Business Page today looks at the 2005 Annual Report of Citizens Bank
Guyana Inc. (the bank), a subsidiary of Banks DIH Limited (Banks), looking
at the bank's position not only in a comparative context but also in
relation to its parent company and as appropriate, to two other banks.
Despite what the bank's Chairman Mr. Clifford Reis described as a
'challenging year' due to 'the effects of the January floods, the high fuel
and energy prices and a resurgence in criminal activities' it was another
record earnings year resulting from growth in the investment, loan and lease
The results will no doubt please shareholders who will be meeting this
Tuesday January 17 to approve the financial statements and re-elect the
directors among whom are four nominees of the 51% parent company Banks DIH
Ltd. The parent will be holding its own 50th AGM four days later. The other
significant shareholders are Continental Agencies Limited (16.4%),
Hand-in-Hand Group (8.7%) and the Hand-in-Hand Pension Scheme (7.8%), which
combined with the parent's holdings total 83.9%.
There have been two changes to the composition of the Board. The late Mr.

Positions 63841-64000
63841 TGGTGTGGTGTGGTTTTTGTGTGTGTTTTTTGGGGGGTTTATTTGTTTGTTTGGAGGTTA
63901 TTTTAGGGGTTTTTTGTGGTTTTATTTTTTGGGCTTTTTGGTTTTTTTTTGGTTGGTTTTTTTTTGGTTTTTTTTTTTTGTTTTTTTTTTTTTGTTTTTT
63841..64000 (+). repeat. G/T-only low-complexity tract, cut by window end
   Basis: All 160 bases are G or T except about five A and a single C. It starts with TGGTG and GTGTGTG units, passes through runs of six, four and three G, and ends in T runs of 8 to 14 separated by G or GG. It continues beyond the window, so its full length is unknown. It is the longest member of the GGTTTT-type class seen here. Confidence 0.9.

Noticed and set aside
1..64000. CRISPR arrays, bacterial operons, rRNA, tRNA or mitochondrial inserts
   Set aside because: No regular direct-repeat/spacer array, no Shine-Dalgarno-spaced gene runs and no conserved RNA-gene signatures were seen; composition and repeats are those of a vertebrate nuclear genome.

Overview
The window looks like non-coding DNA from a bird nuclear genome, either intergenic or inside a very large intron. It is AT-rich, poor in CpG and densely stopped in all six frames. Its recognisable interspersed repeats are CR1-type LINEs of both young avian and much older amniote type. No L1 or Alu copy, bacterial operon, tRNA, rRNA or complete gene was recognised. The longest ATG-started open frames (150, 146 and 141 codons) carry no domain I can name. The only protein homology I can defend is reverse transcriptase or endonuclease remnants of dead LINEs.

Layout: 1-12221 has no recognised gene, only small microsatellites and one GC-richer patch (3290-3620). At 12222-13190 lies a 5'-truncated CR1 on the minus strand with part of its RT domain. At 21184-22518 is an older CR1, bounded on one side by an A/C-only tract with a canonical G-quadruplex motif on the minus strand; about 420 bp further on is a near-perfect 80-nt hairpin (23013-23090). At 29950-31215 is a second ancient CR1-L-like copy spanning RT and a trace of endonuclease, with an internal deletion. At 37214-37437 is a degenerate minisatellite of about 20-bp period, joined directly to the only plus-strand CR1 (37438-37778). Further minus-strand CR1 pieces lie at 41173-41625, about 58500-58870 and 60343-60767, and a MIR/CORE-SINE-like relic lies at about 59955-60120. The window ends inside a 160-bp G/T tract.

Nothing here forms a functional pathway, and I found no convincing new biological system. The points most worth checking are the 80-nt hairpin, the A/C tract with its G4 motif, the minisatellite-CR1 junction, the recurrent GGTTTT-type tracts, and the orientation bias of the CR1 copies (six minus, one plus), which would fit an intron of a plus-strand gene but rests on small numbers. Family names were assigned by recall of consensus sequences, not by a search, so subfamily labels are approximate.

Joseph Vieira, a former nominee of Banks has been replaced by Mr.
Christopher Fernandes who is also on the Banks board while Mr. Paul A.
Chan-A-Sue who represented Hand-in-Hand has been replaced by Mr. Wilfred
'Gus' Lee. Mr. Chan-A-Sue is of course part of the Ansa McAl Group which was
embroiled in a very public and acrimonious spat with Banks and his position
would clearly have become untenable and uncomfortable. It is usual in
circumstances where directors are appointed during the year to fill casual
vacancies for them to be confirmed at the next AGM but perhaps the by-laws
of the bank allow otherwise since the Notice of the AGM excludes this from
The bank's Managing Director Mr. Alan Parris is the only director who is
also an executive in the bank. This is in stark contrast to the parent where
50% of the Board is made up of executive management including the combined
position of Chairman/CEO which would hardly be considered desirable for good
corporate governance. One would expect directors independent of management